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Pendulum / CLICK! / Ingoma

Choreography Martin Lawrance, Sophie Laplane, Mthuthulezi November
Ballet Black
Barbican Theatre
to

I once thought the Barbican theatre stage too big for Ballet Black. Tonight’s triple bill (two world premières) proves me wrong: filling the stage with passionate presence, interesting music and David Plater’s striking lighting, it packs a powerful punch.

Martin Lawrance’s 2009 Pendulum duet to Steve Reich’s music (8 Microphones, 1968) opens proceedings with showcase performances from Sayaka Ichikawa and Mthuthulezi November. Silence, taut counterbalances, a storm of sound sends one off into a vortex of movement. The other stands and watches. Each owns the space entirely, alone and then in parallel mirror moves.

Richard Alston’s influence evident in Lawrance’s classical / contemporary crossover choreography, as the name suggests and the reverberating sound indicates, moves instigate reinvigorating moves. Show-off speedy solos challenge the other to do better: if you can do fouettés, so can I.

But, it’s when they come together that they rise above the industrial sound score. In minimalist black costumes, they could be sleek, slick, efficient, interactive components in precision machinery.

Sophie Laplane’s CLICK!, as the capitals and exclamation mark spell out, is snappy, sassy, and sharp. Unisex suits in sizzling colours, five dancers under customized spotlights click hard enough to “keep the tigers away”. You know the joke? It must have worked because there are no tigers within miles…

Kenny Inglis’s musical arrangements of Ken Beebe’s 2017 “Snapping Fingers” and his own “Static Click” add to the merriment. Shoulders shimmy, pointe shoes stab, and big personalities as bright as their suits light up the stage.

The mood shifts to sultry night with “Just Snap Your Fingers” (The Mudlarks 1962). Jackets come off, trousers come off, and the dancing is full of longing—“snap your fingers and I’ll come running”. She snaps her body and he is putty in her hands. There are skating swirls and dummies in love. Slinky entwining moves and metronomic pulses pull bodies close, and the light turns blue.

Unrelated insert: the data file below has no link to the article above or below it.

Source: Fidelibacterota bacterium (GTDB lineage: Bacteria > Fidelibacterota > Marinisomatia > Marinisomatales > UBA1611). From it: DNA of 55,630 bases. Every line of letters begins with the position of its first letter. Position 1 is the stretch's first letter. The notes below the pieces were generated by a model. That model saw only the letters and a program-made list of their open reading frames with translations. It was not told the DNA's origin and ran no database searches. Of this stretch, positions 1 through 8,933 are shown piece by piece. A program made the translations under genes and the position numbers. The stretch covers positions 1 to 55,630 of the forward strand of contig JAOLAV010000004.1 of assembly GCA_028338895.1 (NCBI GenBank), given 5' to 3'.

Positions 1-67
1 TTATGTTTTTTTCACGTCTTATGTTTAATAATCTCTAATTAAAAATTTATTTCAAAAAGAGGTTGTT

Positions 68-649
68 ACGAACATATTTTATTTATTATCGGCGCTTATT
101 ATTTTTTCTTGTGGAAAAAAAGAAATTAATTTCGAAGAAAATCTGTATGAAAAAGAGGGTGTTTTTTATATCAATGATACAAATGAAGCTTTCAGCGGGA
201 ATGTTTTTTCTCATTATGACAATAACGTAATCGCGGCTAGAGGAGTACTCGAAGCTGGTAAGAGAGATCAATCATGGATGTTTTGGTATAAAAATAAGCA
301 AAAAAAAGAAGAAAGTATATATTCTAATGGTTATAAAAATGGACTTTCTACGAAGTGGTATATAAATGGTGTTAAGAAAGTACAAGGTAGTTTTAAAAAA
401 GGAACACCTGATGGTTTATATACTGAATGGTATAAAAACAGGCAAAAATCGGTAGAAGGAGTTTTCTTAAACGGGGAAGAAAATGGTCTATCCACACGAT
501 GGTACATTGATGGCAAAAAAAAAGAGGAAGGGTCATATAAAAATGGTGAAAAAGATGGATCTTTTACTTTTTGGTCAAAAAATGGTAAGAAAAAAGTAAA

Colour filters—magenta, green, yellow, red and blue to match the suits—change the mood and paint the stage, corral the dancers and capture their poses. The clicks get louder and faster—it’s a runaway train and lights out. José Alves (so fine in The Suit), Isabela Coracy, Marie Astrid Mence, Cira Robinson and Ebony Thomas excel in this funky upbeat number.

What follows after the interval is made of sterner stuff: Mthuthulezi November’s Ingoma—it means song. The first company member to be commissioned to create a dance for it, he has chosen an emotive narrative that tells of the African Mine Workers’ Strike in 1940s South Africa. Sixty thousand took part, thousands were wounded, several killed, how little has changed since. The strikes in 2012 in Marikana resulted in thirty-four dead.

So, a subject close to his heart, and it shows. Not only do the dancers dance, they also sing, of hope, of redemption and delivery from hardship. Gestures are supplicating, hands in prayer. The womenfolk in grey dresses and headscarves are a mighty force, too, fists at the ready in impassioned solos and group dance. Revolution is in the air. The air turns red.

Yann Seabra’s stage design focus is divided: a third of the stage is given to a black layer of coal grit, its periphery demarcated by a rope. Miners, in hard hats and boots, with pickaxes at the ready, assemble for work, their hat lights strafing the auditorium.

But their harsh lives unfold centre stage. Collective and private stories reveal personal suffering, pent up stress, and dreams. The Lord’s Prayer is sung in Xhosa; sizwe is repeated; there’s call and response. Gerard Sekoto’s striking "Song of the Pick" painting of 1947 and Asisipho Malunga’s resilient poem "Blue Head" written for Ingoma are vividly invoked.

Peter Johnson’s score is cinematic: heartbeat pulse and resonating clicks and water drips. The men’s African dance inflected moves, foot-stamping, deep squats, are muscular and rhythmic; the women’s emotive and supple. The dancers are superb, intense, committed.

Is Alves the men’s leader or their minister? His intimate duet with Sayaka Ichikawa is emotional and deeply moving. He carries her on his back; her hands flutter like a trapped bird’s wings. His hands shake, too. He dances on and on in solo till he can dance no more, his body covered in sweat.

A cruel, demanding life. Ingoma ends in mourning. Ichikawa’s sad, lonely figure and the women’s compassion for her and those like her send shivers down my spine. I wonder if November or Seabra know William Kentridge’s work.

Its fourth consecutive year at the Barbican, Ballet Black, under the leadership of Cassa Pancho, goes from strength to strength.

Vera Liber